That decline lasted all of one month. House prices traditionally drop in Denver as summer changes to fall for a variety of reasons — most prominently a slide in the number of people actively looking to buy. But as documented in DMAR's October trends survey, the average price for a detached home actually edged higher from August to September, the most recent period for which statistics are available.
Brigette Modglin, a local realtor and member of DMAR's market trends committee, puts the situation in perspective: "The big question on everyone’s mind is whether or not we will see the housing bubble burst, but the data continues to show that it’s simply not going to."
A case in point: The average closed price for a Denver-area detached home in September was $688,629, a 0.41 percent hike from $685,832 in August, and more than 15 percent higher than the average in September 2020, which was $597,867.
During 2021, the cost spikes in metro Denver have largely been driven by demand outstripping supply, but that category has moderated to some degree. There were 2,803 active listings for detached homes at the end of September, compared to 2,469 at August's close. But new listings were basically a wash: 4,392 in September, 4,303 in August.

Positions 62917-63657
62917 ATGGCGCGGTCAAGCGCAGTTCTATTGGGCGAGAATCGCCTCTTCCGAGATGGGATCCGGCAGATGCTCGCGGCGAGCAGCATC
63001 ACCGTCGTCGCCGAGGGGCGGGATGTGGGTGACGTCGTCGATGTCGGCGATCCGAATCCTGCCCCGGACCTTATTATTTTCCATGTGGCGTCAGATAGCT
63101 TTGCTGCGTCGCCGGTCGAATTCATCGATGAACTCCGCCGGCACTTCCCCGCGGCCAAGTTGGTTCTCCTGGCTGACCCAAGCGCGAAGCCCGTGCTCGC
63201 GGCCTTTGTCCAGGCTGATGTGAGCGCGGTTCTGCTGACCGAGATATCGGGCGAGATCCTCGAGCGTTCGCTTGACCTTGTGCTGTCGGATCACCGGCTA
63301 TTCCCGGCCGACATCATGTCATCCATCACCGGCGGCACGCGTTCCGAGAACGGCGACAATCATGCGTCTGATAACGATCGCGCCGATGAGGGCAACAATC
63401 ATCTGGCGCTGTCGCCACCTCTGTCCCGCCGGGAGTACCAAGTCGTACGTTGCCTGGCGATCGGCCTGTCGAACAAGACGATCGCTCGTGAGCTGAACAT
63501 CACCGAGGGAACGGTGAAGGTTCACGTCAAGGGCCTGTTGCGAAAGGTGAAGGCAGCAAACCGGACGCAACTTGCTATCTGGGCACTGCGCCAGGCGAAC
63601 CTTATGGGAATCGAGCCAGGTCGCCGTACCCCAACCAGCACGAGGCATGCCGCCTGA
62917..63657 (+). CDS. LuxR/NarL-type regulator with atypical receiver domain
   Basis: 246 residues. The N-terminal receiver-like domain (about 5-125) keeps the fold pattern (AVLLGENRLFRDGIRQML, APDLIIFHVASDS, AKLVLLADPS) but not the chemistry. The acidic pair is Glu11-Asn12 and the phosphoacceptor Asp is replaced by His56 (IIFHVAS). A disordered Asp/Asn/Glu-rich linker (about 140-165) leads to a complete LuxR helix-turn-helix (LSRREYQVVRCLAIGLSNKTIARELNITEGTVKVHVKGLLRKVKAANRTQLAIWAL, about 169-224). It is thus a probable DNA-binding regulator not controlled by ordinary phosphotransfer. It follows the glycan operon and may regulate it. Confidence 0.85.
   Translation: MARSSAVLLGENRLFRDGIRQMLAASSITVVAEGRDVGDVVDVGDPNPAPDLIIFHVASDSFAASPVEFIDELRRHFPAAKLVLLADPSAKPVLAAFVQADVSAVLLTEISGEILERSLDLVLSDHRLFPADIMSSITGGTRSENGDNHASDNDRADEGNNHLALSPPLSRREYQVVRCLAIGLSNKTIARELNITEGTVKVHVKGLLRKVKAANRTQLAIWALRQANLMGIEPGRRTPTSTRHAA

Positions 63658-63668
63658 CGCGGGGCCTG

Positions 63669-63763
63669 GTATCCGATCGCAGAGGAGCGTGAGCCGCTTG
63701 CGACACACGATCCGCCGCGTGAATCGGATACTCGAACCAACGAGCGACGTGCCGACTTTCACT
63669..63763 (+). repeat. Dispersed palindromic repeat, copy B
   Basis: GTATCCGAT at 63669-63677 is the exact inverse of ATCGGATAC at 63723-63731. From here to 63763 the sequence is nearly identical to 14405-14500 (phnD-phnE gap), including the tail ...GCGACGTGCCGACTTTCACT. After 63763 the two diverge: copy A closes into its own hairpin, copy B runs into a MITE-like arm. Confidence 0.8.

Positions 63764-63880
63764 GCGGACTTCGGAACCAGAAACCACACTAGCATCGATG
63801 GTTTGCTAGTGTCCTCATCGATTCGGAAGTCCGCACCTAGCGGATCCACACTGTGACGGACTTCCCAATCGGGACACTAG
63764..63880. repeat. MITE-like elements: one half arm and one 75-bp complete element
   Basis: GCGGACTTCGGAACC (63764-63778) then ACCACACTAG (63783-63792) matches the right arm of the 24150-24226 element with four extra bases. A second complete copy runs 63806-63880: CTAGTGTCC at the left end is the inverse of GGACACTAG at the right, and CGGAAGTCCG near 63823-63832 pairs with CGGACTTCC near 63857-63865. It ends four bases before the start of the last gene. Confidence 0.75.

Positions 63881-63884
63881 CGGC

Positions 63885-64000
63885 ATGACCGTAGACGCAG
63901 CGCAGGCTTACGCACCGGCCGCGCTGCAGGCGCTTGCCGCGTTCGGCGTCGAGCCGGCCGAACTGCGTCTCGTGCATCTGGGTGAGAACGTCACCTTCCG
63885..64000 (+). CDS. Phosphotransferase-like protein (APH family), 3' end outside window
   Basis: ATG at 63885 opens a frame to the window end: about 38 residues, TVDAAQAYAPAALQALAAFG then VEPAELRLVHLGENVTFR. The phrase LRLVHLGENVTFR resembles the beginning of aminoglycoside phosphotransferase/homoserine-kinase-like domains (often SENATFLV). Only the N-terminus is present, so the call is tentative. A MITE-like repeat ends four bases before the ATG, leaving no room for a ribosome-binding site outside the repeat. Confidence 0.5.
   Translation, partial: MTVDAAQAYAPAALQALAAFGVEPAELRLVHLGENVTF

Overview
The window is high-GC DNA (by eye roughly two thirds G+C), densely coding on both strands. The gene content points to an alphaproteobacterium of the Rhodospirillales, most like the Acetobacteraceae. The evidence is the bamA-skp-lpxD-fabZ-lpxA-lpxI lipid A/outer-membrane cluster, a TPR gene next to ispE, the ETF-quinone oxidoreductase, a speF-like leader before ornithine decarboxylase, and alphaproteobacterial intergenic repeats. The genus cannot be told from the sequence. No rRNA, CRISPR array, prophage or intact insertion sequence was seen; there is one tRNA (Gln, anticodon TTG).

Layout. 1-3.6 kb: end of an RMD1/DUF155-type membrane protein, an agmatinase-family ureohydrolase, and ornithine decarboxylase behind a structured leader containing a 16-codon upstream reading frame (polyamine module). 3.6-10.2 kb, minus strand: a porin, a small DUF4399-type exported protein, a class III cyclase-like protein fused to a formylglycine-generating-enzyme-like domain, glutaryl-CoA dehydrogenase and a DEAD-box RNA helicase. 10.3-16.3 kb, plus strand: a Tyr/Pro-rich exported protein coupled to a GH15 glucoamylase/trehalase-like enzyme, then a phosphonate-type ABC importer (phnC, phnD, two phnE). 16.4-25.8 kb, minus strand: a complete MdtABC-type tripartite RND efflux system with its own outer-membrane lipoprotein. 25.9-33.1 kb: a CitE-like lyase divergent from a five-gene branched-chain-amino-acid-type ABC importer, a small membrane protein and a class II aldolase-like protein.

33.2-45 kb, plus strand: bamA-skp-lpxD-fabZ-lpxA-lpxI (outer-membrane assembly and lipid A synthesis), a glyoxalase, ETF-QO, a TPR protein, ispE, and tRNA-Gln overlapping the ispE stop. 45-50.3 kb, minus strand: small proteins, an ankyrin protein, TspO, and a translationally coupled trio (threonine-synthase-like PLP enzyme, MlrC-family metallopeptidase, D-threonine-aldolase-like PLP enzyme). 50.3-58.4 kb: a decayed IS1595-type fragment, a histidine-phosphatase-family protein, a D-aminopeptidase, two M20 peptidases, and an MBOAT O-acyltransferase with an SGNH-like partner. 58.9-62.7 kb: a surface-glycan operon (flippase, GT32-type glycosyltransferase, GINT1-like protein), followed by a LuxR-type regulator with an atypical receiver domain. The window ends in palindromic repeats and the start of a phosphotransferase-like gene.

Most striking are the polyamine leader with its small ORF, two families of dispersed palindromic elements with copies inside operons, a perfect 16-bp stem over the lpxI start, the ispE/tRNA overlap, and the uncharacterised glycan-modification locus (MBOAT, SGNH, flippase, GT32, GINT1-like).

A graphic from the DMAR report, which runs from the start of 2008 to July 2021, puts these factors in historic perspective. The yellow line corresponds to active listings at the end of each month, while the blue line shows sales that closed over the same periods:
At least buyers have a little longer to consider a purchase. The average number of days that a property lingered on the MLS, or multiple listing service, in September was thirteen, up from ten in August. But that's still 40 percent less MLS time than in September 2020, when the average property stuck around for 22 days before going under contract or being pulled from the market.
Meanwhile, homes are still going for more than what sellers are asking. The average close price in September was 101.95 percent of list; in August, it was 102.77 percent.
In recent weeks, someone we know submitted a list-price bid for a lovely home in Park Hill, and the offer was actually accepted — so what seemed unfeasible a few months ago is now within the realm of possibility. Meanwhile, the least competitive market according to DMAR's calculations were attached properties — read apartments or condominiums — listing for over $1 million.
That's good news — if you're rolling in dough. Click to read the Denver Metro Association of Realtors' October 2021 market trends report.